General Leslie Combs, father of former American Minister to Peru; Francis K. Hunt, one of the ablest Lexington lawyers, remembered by his friends as a most lovable, companionable man; General Gordon Granger, noted Federal leader, who sleeps near the cemetery lake; Major Hugh McKee; Senator James B. Beck; Senator Randall Lee Gibson; Oliver Frazer, the artist; and scores of other well-known men and women.

The monument to remember William "King" Solomon, hero of James Lane Allen's immortal story, was erected in the autumn of 1908 by a committee of Lexington men and women. Mr. Allen himself was the largest subscriber to the memorial fund, and when it was dedicated on September 17, 1908, his address on "King" Solomon was read by Judge James H. Mulligan. A large crowd attended the unveiling ceremonies.

The grave of "The King" was discovered by Superintendent Bell, who placed a small marker at its head. The last resting place of the hero-drunkard is in the shadow of Henry Clay's monument, just where "The King" would have had it, beyond question, as he admired the statesman above all other mortals.

The erection of the cemetery bridge increased the value of the property by at least $250,000, in the opinion of many. Before this viaduct or bridge was built, the road from the end of the old brick streets to the cemetery gate was down grade and then up, passing two dangerous railway crossings. It was a daily sight to see funeral processions down the hill cut in two by passing railway trains. This, happily, was done away with, when the cemetery bridge was thrown open to the public.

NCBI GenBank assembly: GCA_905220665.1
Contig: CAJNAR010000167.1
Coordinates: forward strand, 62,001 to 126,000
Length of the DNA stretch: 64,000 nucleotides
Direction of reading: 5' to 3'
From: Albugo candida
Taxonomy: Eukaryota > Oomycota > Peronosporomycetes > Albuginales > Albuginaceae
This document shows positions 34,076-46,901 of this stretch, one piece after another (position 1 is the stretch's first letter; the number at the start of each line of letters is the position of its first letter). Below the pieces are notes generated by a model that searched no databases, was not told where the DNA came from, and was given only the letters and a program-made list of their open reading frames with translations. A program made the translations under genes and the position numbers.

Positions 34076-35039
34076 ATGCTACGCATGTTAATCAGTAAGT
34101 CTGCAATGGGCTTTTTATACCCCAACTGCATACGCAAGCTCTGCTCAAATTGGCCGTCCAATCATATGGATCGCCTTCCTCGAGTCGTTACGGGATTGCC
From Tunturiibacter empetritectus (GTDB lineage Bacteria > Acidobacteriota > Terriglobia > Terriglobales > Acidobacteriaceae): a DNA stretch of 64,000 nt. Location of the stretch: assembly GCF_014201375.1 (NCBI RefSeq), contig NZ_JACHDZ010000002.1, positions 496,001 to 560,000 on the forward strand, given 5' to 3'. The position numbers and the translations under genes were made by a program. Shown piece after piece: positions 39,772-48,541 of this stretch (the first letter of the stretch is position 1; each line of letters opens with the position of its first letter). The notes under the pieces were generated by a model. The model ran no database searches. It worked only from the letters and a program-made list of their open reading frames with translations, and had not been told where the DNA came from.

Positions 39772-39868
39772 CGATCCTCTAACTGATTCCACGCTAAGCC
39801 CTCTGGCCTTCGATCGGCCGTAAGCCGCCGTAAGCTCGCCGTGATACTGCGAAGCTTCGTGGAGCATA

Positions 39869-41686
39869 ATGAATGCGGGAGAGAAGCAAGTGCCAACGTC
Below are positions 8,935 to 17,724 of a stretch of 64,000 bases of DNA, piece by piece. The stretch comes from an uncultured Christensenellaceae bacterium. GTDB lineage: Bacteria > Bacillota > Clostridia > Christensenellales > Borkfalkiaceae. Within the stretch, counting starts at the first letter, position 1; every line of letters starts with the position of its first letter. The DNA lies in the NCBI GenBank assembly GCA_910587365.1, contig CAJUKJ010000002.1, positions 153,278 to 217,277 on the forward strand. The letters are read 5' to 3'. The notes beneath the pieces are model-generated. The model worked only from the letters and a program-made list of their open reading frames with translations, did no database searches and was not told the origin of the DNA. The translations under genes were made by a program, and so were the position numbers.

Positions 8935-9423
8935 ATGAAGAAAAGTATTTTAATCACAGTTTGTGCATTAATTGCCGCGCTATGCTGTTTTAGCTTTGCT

Memorable events in the life of the cemetery include the celebration in 1915 of the 100 years of peace between the United States and Great Britain, which was observed by the placing of an Oregon wreath on the sarcophagus of Henry Clay, and a more recent occasion, when a commission from Venezuela was sent to Lexington to deposit a bronze wreath at the tomb of the great Pan-American.

The present board of trustees of the Lexington Cemetery Company is composed of Judge J. D. Hunt, chairman; W. H. Cassell; George R. Hunt; Henry M. Skillman; Edmund Shelby; Dr. John W. Scott; and Richard T. Anderson.

Dr. Scott succeeded Joseph S. Woolfolk, a widely-known real estate broker, as member of the board. Mr. Woolfolk was a trustee for many years.